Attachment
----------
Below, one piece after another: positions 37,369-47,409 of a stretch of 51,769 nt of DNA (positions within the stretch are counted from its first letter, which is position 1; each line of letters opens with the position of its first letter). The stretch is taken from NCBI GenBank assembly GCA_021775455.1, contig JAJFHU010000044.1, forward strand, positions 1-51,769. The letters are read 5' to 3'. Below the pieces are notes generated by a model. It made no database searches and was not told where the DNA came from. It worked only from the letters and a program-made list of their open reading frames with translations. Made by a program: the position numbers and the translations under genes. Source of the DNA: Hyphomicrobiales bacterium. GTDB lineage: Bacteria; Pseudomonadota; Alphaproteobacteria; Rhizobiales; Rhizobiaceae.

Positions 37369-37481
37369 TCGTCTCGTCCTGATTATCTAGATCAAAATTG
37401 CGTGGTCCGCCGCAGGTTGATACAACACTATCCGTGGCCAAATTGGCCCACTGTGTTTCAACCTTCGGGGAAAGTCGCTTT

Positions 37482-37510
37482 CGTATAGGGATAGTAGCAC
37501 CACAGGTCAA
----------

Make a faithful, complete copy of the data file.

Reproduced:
Below, one piece after another: positions 37,369-47,409 of a stretch of 51,769 nt of DNA (positions within the stretch are counted from its first letter, which is position 1; each line of letters opens with the position of its first letter). The stretch is taken from NCBI GenBank assembly GCA_021775455.1, contig JAJFHU010000044.1, forward strand, positions 1-51,769. The letters are read 5' to 3'. Below the pieces are notes generated by a model. It made no database searches and was not told where the DNA came from. It worked only from the letters and a program-made list of their open reading frames with translations. Made by a program: the position numbers and the translations under genes. Source of the DNA: Hyphomicrobiales bacterium. GTDB lineage: Bacteria; Pseudomonadota; Alphaproteobacteria; Rhizobiales; Rhizobiaceae.

Positions 37369-37481
37369 TCGTCTCGTCCTGATTATCTAGATCAAAATTG
37401 CGTGGTCCGCCGCAGGTTGATACAACACTATCCGTGGCCAAATTGGCCCACTGTGTTTCAACCTTCGGGGAAAGTCGCTTT

Positions 37482-37510
37482 CGTATAGGGATAGTAGCAC
37501 CACAGGTCAA